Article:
I used to be a vet tech and blithely gave vaccines to all my animals. DHLPP for dogs, seven-way for horses, FeLP for cats. The veterinarians said they would keep my animals healthy and I believed.
Then I heard about the feline leukemia vaccine causing cancer in cats. I thought it would be better not to give this vaccine, but the Association of Feline Practitioners said to give it anyway – just give it in the cat’s rear leg.
Why, you ask? That way when the cat developed cancer they could just amputate the leg. For more information see: https://www.vetinfo.com/feline-leukemia-vaccine.html Where they say, “By limiting the vaccination site to the back leg, amputation is a better idea.”
The more I thought about it, the more I distrusted the use of vaccines. Inject a small dose of the disease directly into an animal and hope their immune system could deal with it? How unnatural.
Then to increase the efficiency, the drug makers started adding adjuvants. These are substances that the World Health Organization listed as Class III carcinogens with Class IV being the highest risk. (IARC Monographs on the Evaluation of Carcinogenic Risks to Humans: Volume 74, World Health Organization, International Agency for Research on Cancer, Feb. 23-Mar. 2, 1999, p. 24, 305, 310.)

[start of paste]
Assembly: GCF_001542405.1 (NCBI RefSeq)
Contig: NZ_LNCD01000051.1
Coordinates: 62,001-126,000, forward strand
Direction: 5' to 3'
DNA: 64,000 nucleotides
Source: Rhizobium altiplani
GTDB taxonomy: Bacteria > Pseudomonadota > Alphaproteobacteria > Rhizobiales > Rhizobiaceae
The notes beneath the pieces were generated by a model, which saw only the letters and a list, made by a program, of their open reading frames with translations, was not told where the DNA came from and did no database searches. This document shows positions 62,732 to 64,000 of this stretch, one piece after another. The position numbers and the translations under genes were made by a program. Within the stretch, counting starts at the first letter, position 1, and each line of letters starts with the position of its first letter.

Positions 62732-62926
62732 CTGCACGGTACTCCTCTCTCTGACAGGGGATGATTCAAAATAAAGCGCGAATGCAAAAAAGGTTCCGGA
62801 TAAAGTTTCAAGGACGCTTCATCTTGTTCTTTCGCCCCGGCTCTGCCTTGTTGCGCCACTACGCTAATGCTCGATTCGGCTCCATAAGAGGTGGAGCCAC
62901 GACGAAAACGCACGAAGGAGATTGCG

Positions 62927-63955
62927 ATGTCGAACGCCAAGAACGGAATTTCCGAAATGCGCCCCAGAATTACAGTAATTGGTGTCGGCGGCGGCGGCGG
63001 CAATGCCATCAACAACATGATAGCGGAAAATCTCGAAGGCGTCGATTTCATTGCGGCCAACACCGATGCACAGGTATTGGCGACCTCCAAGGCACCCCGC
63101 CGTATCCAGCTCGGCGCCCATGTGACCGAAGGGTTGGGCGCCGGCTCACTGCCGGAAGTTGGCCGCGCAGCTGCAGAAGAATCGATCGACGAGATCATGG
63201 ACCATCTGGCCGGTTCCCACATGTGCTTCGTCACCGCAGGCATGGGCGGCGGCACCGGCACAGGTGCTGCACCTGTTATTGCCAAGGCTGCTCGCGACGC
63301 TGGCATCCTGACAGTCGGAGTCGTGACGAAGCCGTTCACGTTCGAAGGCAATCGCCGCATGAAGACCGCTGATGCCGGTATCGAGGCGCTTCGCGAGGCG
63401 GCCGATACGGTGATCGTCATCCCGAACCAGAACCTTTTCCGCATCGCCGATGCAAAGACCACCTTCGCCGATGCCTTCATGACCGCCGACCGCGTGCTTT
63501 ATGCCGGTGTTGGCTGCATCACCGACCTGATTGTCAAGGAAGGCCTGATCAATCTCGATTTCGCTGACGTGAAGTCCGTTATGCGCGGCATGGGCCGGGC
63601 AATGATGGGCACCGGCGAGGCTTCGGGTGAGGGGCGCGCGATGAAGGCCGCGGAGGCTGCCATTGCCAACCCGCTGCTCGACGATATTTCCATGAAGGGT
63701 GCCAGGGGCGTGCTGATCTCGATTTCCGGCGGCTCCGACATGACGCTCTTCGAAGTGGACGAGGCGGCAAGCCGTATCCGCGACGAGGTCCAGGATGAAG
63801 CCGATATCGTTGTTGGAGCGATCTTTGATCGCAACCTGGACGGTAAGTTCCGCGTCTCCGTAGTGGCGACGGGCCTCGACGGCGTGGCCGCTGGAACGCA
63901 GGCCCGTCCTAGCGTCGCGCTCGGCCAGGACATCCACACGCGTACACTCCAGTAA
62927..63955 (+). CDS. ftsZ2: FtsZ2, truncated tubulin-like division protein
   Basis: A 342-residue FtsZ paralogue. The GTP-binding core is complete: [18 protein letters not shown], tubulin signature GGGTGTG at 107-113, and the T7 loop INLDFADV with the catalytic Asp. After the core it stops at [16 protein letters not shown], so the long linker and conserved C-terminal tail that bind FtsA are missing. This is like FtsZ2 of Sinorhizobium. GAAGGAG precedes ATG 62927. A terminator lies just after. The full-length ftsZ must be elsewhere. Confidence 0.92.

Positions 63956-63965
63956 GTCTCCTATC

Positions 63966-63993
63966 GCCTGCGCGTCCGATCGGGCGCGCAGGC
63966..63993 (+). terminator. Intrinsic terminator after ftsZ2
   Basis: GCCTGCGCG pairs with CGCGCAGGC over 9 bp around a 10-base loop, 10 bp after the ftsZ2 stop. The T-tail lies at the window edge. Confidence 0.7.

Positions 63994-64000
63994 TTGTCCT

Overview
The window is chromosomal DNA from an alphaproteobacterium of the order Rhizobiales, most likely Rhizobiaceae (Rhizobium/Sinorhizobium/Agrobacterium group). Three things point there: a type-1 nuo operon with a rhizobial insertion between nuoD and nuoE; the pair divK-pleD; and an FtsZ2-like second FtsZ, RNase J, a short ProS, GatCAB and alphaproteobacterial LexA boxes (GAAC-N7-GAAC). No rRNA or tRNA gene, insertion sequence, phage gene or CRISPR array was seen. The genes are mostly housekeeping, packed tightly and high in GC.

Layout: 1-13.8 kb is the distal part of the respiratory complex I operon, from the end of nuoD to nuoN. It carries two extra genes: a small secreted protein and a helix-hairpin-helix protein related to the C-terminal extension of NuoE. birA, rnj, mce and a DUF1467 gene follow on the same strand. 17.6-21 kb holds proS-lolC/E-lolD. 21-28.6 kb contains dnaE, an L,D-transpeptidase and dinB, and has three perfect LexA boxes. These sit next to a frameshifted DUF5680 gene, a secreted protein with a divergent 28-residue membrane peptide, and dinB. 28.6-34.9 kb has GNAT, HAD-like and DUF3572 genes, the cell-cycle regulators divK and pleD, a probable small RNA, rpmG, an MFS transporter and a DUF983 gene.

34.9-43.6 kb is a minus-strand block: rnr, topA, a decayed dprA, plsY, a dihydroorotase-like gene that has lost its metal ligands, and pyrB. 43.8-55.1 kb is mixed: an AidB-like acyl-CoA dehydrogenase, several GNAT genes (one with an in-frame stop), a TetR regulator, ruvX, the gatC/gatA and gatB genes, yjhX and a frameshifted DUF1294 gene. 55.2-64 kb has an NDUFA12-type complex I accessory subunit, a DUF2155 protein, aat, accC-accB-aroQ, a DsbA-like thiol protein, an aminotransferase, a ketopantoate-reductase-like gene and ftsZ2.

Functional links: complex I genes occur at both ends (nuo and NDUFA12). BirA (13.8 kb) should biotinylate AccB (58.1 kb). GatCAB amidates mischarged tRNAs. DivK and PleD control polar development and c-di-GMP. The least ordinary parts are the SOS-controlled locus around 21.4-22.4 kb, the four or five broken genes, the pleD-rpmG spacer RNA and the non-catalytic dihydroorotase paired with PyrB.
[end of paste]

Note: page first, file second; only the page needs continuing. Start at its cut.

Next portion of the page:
Although required by law, the rabies vaccine is one of the most dangerous of the vaccines. Researchers believe it causes the most and worst adverse reactions in animals, including cancerous tumors at the injection site. Here is a webpage I came across recently that chronicles the decline and eventual death of an Australian Shepherd after her second rabies vaccination. http://www.pinecrest-aussies.com/in-memory-of-belle.html
There is a study underway to improve the safety of rabies vaccines and to determine, by challenge, if they confer immunity for longer than three years as currently believed by most states. One French study showed dogs were immune to a rabies challenge five years after vaccination, while a study in Wisconsin found sufficient antibody titers after seven years. The current study, the Rabies Challenge Fund, is about to start its third year, but is short on funds. Please consider making a donation today! This is a 501(c)(3) charitable organization. Their website is www.RabiesChallengeFund.org
UPDATE – January 25, 2018
Research shows that dogs who have received two doses of rabies virus vaccine are protected for at least FIVE years. The study is still ongoing and they are collecting and analyzing data from 6.5 and 7 years post-vaccination.
Here are links to more information about vaccine dangers:
Ron Schultz, DVM quoted on Shirley’s Wellness Cafe